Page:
Other livelihoods could also be undermined by the new tourism facilities in Benoa Bay. Kedonganan is a centre of seafood restaurants owned by local villagers; one can see a line of restaurants stretching along the west coast, facing the Ngurah Rai Airport. 'If there is a new tourism place, one that is supported by big capital, we will not be able to compete,' Sudiana said.
The mushrooming protests against the reclamation of Benoa Bay are in general initiated and coordinated by young people. One of the expressions of protest is through banners and baliho (billboards) placed in the streets. Kadek Tila, a young man who helped in erecting one baliho in Sukawati, about 20 kilometres from Benoa Bay, said they protested against the project out of concern that their village will experience erosion.
According to Tila, the villages in the southern part of Gianyar Regency are vulnerable to the impacts of any reclamation of Benoa Bay. Such areas are mainly the Ketewel, Purnama and Lebih beaches. Until the 1990s, the coast was still tilted towards the sea. But after the reclamation of Serangan Island in 1996, these areas experienced erosion. Many buildings were affected, including cafes, the traditional village meeting stalls and even houses. 'If Benoa Bay is really reclaimed, the beaches in our village will be damaged,' said Tila. He said this project will affect not only the villages in the surrounding areas but also other beaches in Bali.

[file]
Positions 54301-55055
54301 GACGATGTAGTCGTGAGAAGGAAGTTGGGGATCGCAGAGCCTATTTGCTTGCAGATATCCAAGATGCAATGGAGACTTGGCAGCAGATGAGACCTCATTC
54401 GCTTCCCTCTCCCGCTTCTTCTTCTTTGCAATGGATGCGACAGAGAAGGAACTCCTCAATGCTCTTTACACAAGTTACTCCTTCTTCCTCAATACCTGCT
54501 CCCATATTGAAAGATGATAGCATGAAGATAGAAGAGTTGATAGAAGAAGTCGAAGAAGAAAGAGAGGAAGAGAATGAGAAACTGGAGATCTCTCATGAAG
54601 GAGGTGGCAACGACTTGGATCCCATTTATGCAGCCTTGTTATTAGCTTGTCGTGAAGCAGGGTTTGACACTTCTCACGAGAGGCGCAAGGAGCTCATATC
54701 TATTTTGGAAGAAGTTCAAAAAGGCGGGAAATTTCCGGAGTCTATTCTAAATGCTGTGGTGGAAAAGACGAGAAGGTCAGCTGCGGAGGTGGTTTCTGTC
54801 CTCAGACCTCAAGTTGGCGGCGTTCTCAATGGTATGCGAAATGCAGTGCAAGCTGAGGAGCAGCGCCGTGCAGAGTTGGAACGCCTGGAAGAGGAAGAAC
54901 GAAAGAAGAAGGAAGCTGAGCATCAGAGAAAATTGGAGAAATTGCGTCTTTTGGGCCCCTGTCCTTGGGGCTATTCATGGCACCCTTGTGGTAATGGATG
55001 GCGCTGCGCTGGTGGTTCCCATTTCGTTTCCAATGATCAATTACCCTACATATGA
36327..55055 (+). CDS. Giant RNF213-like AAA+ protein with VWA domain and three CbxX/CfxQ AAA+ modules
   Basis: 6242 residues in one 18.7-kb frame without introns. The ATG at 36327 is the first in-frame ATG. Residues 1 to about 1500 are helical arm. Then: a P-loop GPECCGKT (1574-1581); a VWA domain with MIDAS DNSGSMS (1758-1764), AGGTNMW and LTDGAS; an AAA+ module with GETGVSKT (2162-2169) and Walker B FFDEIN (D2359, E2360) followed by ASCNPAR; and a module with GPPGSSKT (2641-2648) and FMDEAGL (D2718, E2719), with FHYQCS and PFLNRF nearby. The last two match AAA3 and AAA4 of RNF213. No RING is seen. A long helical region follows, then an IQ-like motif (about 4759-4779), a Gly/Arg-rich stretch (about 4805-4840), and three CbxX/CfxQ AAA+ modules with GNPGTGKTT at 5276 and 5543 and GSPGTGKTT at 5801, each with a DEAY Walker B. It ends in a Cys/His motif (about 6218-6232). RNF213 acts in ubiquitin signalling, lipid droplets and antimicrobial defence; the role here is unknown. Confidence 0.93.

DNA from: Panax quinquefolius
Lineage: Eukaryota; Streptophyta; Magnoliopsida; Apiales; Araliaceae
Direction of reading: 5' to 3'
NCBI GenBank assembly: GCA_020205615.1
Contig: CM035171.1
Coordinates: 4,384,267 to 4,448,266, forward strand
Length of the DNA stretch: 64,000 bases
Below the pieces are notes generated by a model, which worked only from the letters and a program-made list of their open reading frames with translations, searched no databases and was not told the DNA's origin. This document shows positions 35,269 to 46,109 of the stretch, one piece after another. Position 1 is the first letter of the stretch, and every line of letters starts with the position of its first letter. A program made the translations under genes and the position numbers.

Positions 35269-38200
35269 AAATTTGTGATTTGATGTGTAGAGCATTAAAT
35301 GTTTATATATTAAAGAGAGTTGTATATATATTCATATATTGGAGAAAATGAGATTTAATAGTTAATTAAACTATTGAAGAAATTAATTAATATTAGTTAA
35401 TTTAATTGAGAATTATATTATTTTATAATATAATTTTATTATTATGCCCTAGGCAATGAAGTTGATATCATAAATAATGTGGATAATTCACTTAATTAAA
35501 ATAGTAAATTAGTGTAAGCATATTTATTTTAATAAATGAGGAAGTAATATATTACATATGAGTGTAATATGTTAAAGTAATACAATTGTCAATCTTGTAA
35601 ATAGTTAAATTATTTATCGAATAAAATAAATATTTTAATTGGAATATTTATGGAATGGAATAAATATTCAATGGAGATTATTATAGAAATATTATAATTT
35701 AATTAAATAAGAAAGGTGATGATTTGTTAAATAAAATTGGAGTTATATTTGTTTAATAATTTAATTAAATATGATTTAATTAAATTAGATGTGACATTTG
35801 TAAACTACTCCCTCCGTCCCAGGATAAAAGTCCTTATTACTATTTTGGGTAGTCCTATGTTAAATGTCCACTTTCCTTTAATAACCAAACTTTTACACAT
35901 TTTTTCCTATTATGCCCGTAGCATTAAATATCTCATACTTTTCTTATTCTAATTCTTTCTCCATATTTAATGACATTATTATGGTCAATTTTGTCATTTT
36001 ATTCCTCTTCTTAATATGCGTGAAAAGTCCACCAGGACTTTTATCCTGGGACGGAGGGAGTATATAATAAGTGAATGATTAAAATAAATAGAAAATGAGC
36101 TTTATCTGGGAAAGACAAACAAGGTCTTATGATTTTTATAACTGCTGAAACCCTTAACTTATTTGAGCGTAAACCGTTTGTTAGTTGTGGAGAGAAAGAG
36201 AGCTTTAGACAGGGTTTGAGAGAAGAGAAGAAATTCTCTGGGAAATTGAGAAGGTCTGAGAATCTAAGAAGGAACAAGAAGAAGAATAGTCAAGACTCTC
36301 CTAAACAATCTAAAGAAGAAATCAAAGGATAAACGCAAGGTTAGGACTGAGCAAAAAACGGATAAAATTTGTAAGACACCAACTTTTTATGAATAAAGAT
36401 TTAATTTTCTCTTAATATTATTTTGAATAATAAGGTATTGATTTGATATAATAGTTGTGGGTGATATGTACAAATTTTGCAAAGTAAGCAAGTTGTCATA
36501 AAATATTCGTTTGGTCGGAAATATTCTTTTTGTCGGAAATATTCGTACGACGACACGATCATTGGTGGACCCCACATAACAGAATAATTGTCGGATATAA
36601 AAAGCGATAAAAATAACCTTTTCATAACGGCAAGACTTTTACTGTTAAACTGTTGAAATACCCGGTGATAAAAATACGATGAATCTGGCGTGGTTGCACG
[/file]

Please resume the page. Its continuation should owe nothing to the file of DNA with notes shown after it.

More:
The voices of dissent found a common register at ForBALI. This forum was initiated by activists, university students and musicians, and many village-level youth groups from all the regencies in Bali have also come on board. As of September 2015, about 70 groups have joined ForBALI. 'The voices of dissent are showing that the Benoa Bay reclamation is indeed a problem for all the people of Bali,' said ForBALI coordinator Wayan Gendo Suardana.
Protests have also taken place in Jakarta, in East Java's Banyuwangi Regency (where the people reject plans to mine the sands of Banyuwangi to be sent to Bali for the Benoa Bay reclamation) and even abroad. There are similar plans for reclamation in other coastal areas of Indonesia, and the protest in Bali is seen as important to halt the other projects.
The protests take various forms. ForBALI regularly organises street protests in front of the Bali Governor's office and the Bali Provincial Parliament building. Protests are also given voice through musical concerts, social media, discussions, lobbying and even community prayers in the Hindu way. Thousands of people attend these events, coming from various groups such as activists, students, music fans, musicians, housewives, even local entrepreneurs.